The Execute method of OrderHandler will call appropriated Handle method of IOrderCommandHandler.

 OrderCommandHandler:

Business logic of creating new order will be implemented in this class.

namespace App.Command.Impl.Order { internal class OrderCommandHandler : BaseCommandHandler, IOrderCommandHandler { public void Handle(CreateOrderRequest command) { OrderAggregate order = AggregateFactory.Create(); order.AddCustomerDetail(command.CustomerDetail); order.AddOrderLineItems(command.OrderLines); using (IUnitOfWork uow = this.CreateUnitOfWork()) { IOrderRepository repository = IoC.Container.Resolve(uow); repository.Add(order); uow.Commit(); order.AddEvent(new OnOrderCreated(order.Id)); } order.PublishEvents(); } } }

In this class, we have Execute method that accepts CreateOrderRequest as parameter. We also create new instance of UnitOfWork base on OrderAggregate. OrderAggregate is AggregateRoot of Order domain.

using (IUnitOfWork uow = this.CreateUnitOfWork())

Then, we can create new instance of OrderRepository and add new instance  of Order into database:

IOrderRepository repository = IoC.Container.Resolve(uow); repository.Add(order); uow.Commit();

I think, this code is easy for understanding. The problem is, which database, this order will be inserted.

Open “App.Common/Configurations/configuration.debug.config”, we have settings for this:

="1.0"="utf-8" <appconfiguration> ... <aggregates> <add name="App.Aggregate.Order.OrderAggregate" repoType="MSSQL" connectionStringName="OrderConnection"></add> </aggregates> <databases> <clear /> <add name="OrderConnection" database="MyERP_Orders" server="." port="1433" userName="sa" password="123456" dbType="MSSQL" default="true"></add> </databases> ... </appconfiguration>

In aggregates configuration, it was telling that for order domain (App.Aggregate.Order.OrderAggregate). Data will be insert using connection named “OrderConnection”.

Look at “databases”, we can see the detail connection string detail for OrderConnection:

<add name="OrderConnection" database="MyERP_Orders" server="." port="1433" userName="sa" password="123456" dbType="MSSQL" default="true"></add>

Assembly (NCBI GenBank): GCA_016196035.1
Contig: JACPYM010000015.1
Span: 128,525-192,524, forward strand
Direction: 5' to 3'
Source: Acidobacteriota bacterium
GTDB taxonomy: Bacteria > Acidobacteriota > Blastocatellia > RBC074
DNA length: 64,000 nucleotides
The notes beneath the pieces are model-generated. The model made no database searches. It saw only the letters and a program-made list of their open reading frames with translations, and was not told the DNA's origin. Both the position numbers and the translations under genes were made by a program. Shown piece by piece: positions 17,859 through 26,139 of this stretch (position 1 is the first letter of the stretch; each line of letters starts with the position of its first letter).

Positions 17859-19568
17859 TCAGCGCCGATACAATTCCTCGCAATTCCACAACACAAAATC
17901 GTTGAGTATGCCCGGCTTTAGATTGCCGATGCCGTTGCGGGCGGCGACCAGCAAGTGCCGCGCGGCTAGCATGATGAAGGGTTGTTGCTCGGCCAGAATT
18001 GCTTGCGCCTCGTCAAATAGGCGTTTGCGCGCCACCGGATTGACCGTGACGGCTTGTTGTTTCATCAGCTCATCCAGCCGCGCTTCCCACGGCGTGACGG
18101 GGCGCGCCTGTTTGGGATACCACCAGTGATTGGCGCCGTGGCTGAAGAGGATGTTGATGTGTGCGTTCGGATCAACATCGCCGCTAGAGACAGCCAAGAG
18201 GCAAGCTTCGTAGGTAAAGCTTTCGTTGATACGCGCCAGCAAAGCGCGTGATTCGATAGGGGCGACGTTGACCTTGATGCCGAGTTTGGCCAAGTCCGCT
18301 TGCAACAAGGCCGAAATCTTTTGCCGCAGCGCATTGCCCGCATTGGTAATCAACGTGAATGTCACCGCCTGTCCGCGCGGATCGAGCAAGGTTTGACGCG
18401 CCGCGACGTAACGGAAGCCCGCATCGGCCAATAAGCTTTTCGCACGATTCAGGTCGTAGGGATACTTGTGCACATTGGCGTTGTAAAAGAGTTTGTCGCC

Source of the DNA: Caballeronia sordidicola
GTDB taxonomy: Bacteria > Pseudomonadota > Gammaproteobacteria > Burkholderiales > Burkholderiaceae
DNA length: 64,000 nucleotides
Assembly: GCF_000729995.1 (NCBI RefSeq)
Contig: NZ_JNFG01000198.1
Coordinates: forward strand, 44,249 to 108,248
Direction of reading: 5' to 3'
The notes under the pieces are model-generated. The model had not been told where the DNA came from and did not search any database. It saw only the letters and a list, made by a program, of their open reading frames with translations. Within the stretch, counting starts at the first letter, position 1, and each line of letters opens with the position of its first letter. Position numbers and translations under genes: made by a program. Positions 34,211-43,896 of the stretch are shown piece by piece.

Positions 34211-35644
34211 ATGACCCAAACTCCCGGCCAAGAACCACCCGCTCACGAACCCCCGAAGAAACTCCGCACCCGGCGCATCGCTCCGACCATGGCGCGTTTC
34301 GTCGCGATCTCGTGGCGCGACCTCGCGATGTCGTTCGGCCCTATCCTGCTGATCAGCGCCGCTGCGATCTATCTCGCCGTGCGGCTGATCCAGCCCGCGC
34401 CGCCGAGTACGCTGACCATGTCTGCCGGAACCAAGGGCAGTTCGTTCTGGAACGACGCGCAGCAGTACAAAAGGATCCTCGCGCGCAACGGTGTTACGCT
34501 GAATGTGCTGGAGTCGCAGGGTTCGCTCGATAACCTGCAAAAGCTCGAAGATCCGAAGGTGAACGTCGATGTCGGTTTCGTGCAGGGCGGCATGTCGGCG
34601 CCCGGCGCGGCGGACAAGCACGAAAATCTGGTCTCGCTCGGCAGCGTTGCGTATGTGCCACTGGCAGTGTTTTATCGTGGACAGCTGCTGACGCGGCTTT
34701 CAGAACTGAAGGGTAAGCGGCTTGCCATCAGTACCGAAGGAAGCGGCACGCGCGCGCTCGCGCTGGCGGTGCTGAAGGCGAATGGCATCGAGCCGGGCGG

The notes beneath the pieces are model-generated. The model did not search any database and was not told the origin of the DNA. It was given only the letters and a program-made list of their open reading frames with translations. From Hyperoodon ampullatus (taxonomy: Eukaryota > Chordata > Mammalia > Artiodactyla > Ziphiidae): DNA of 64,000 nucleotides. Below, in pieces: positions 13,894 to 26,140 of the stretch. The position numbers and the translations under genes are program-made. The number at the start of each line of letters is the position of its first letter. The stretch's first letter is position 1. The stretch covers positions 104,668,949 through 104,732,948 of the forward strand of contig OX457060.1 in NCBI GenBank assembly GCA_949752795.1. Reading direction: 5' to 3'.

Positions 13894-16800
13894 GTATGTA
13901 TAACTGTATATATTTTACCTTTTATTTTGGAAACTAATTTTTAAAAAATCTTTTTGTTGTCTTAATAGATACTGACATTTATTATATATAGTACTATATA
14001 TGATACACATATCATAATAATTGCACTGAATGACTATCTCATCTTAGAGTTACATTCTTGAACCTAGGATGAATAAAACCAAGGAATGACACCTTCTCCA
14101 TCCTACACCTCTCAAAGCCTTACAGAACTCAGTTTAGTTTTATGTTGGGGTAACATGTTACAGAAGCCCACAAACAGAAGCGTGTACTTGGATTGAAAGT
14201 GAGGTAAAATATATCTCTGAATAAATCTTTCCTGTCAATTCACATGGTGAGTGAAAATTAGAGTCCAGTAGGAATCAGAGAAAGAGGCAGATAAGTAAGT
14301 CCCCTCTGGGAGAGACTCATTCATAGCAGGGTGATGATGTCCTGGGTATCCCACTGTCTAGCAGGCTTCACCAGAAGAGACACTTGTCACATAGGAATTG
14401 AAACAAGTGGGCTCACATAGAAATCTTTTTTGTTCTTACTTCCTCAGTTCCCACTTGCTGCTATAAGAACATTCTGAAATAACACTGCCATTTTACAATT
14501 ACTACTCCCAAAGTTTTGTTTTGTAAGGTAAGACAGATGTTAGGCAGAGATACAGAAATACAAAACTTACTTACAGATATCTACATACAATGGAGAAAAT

Behind the scene,  we have OrderDbContext class located in “App.Context”:

public class OrderDbContext: App.Common.Data.MSSQL.MSSQLDbContext, IDbContext { public System.Data.Entity.DbSet OrderAggregates { get; set; } public System.Data.Entity.DbSet CustomerDetails { get; set; } public System.Data.Entity.DbSet OrderLines { get; set; } }

Please aware that OrderDbContext implement “IDbContext”.

So in the case of creating new instance of OrderAggregate (including OrderCustomerDetail and OrserLine also). System will use OrderDbContext.

Photo below, describing how the system looks like if we append product domain:

 Using Multiple domains in the same DbContext

Ideally,  each domain should have its own DbContext object for creating/ updating data in that domain.

There are some cases, the domain is small and we want 2 or 3 small domains to use the same DbContext.

For example, in this case, I will use OrderDbContext for both order domain and product domain.

 System diagram as below:

Let update OrderDbContext from:

public class OrderDbContext: App.Common.Data.MSSQL.MSSQLDbContext, IDbContext { public System.Data.Entity.DbSet OrderAggregates { get; set; } public System.Data.Entity.DbSet CustomerDetails { get; set; } public System.Data.Entity.DbSet OrderLines { get; set; } }

To:

public class OrderDbContext: App.Common.Data.MSSQL.MSSQLDbContext, IDbContext, IDbContext { public System.Data.Entity.DbSet OrderAggregates { get; set; } public System.Data.Entity.DbSet CustomerDetails { get; set; } public System.Data.Entity.DbSet OrderLines { get; set; } public System.Data.Entity.DbSet ProductAggregates { get; set; } public System.Data.Entity.DbSet Categories { get; set; } ... }

Note that, in this new code:

  • OrderDbContext inherits new interface, IDbCOntext
  • Add all entities of product domain into this DbContext

Then, we can use the same as what we did for OrderAggregate object.

 For more information about other articles in this series

Thank you for reading,

Note: Please like and share to your friends if you think this is usefull article, I really appreciate

LEAVE A REPLY